Corbin Dunn
Redwood Monkey

The Second Treehouse in 1998 – Why and the Floor – part 1

Treehouses

Back in about 1998 I decided to build a proper treehouse to live in. A lot of this information comes from my website back in the early 2000’s when I documented the build process, and I’m going to fill in some additional notes as I go along.

The story begins with a 16 year old me learning to fly planes. Flying planes was so freeing and an incredibly beautiful experience. I loved seeing the world from the sky and thinking about the places that a plane could take me. I was just 17 when I took a Diamond DA20 “Katana” and flew my girlfriend over 300 miles from Watsonville airport to the island of Catalina for a day trip. I had decided that I wanted to become a professional airline pilot, and the best way to do that was to attend the best school for learning to fly. That was, and still is, Embry-Riddle Aeronautical University (ERAU).

I went to ERAU in Prescott, Arizona after high school hoped to get a BS in Aeronautical Science and eventually land a job as an airline pilot. My thought was that I would eventually work my way up the ranks and could earn a good living while working minimal hours and get the benefit of traveling the world for free. Initially I wanted to attend their campus located in Daytona Beach, Florida, but the distance was a bit too far from my home base of Santa Cruz, California. Prescott was close enough to drive to in a day, and I met a friend named Frank Siri who was also going to go there at the same time.

So, I went and learned to fly. After two years, I had attained my commercial, multi-engine, and instrument license. The next step was to become a flight instructor and build up hours. I never quite fit into the pilot scene; a lot of the people were clean cut individuals, and I had shaggy hair topped off with a goatee. I was also spending a tremendous amount of time on my own playing with computers and teaching myself to program. Initially, flying planes was challenging and interesting, as I got to learn all these new dials and gadgets and control a vehicle in a three dimensional space. But that initial challenge wore off once I mastered the basics, and I was starting to get board. I became more interested in the challenge of programming. Programming seemed to have limitless things for me to learn, and I could control the software to do things that I wanted it to do. These challenges and ability to make it do stuff was fascinating to me. 

After my sophomore year of college I dropped out and moved back home with the intent of studying computer science. I had hoped to directly transfer to UCSC, as it was the closest university to where my parents lived, but I had to do an extra middle year at Cabrillo College to earn appropriate transfer credits for the major. I wasn’t too happy with this, as it caused my college time to take a a full extra year, but I didn’t have much of a choice.

But what does this have to do with the treehouse? I moved back home and I didn’t really want to live with my parents. At this time it was really just my dad, as my mom had moved back to Maui and my dad was eventually going to follow when the time was right. I was okay with living in my old first treehouse, but it severely leaked water in the winter and wasn’t habitable for months at a time.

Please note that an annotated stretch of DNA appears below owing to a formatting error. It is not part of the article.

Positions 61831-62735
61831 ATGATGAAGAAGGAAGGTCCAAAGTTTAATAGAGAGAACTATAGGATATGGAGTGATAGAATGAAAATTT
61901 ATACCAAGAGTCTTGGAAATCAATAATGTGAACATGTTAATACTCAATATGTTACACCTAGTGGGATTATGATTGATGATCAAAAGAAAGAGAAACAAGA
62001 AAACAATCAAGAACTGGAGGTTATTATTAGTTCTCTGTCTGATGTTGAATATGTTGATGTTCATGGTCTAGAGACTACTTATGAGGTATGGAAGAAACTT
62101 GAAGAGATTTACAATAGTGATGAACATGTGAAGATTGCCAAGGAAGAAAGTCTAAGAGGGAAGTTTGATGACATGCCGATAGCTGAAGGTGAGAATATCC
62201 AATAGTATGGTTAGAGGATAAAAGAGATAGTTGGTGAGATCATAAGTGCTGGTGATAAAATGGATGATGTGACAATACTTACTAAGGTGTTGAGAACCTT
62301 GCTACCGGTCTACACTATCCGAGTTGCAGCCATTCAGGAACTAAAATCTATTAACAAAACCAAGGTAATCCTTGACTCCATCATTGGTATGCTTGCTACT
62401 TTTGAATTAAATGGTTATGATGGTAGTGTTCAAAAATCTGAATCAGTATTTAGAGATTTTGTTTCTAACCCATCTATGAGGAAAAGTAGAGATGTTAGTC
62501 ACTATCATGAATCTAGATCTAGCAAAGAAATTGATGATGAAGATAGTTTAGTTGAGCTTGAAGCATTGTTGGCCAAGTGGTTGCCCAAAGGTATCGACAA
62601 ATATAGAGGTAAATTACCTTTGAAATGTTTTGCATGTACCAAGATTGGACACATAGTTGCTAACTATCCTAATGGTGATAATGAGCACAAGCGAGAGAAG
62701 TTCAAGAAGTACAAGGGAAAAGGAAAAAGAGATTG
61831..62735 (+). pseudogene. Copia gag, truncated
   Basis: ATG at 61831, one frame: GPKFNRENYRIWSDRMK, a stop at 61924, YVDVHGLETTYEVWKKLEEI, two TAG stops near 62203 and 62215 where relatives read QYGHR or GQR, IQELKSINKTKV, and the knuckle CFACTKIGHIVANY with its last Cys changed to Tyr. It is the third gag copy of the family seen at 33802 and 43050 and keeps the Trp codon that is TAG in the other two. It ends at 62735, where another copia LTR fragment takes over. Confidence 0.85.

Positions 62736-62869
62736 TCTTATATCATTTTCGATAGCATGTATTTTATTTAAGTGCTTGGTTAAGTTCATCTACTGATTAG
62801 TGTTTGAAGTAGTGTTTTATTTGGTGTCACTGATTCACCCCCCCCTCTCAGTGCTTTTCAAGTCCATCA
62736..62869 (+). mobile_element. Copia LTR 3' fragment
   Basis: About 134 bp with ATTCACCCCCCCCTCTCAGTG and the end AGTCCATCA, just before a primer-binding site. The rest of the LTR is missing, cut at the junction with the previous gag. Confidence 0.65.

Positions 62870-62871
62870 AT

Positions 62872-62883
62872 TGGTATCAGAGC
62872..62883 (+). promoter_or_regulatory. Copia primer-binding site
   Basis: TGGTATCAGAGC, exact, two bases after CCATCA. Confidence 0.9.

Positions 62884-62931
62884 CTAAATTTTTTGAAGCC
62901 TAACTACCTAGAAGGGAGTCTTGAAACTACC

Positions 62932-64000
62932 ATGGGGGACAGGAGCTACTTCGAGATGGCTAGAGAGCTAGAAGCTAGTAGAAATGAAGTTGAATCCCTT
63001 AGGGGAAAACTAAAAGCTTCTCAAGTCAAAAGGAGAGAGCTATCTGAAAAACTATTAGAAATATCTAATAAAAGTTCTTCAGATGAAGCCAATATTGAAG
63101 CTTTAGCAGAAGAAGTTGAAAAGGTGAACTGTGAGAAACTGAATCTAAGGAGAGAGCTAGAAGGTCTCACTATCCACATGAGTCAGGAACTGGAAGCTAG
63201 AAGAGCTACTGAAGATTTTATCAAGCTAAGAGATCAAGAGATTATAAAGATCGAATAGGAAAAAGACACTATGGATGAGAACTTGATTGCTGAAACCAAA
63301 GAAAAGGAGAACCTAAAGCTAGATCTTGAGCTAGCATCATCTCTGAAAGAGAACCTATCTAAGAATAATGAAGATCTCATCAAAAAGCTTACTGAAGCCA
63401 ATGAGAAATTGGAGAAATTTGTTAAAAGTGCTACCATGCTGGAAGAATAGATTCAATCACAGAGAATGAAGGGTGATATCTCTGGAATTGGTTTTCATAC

The obvious solution was to build a newer, better treehouse on top of the old treehouse and live in it. I called it the “second story”, even though it was a completely separate structure. 

One of the first things I did was to create a floor plan. I used Adobe Illustrator to layout the basic pattern. The first step was to measure the circumference of the trees using a piece of rope and then calculating the diameter of them from that. I then did a rough distance from each tree and laid it out in Illustrator. I could then drop down some beam length positions mainly based around the standard 4’x8’ plywood sheets.

 

Treehouse 2 floor plans

 

What I did was to use lag bolts to attach 2×10 or 2×12 beams to the tree. In hindsight, this was a bad idea, but there weren’t many options back in those days and my engineering skills at 20 years old were based primarily on intuition instead of experience. The invention of the Treehouse Attachment Bolt (TAB) came to light around this time by some much more skilled treehouse inventors. I knew that permanently attaching the each end of a beam to separate trees would eventually cause failure, as each tree would move at a different rate and effectively pull the treehouse apart over time or in high winds. This did happen, and it took 10 years before the treehouse fell down.

Don’t follow this type of design! I present it here as a historical means of what I did as a bad design. Instead, use TABs and float one end on them. Also, use much larger beams! 2×12’s were not thick enough, and something much beefier should have been used.

 

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[…] This is a continuation of The Second Treehouse in 1998 – part 1. […]

Levi
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Levi

Love your story, Corbin!

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[…] continuation on my series reminiscing about the second treehouse that I built. Previously, I showed initial design, construction starting, and then the house starting to […]

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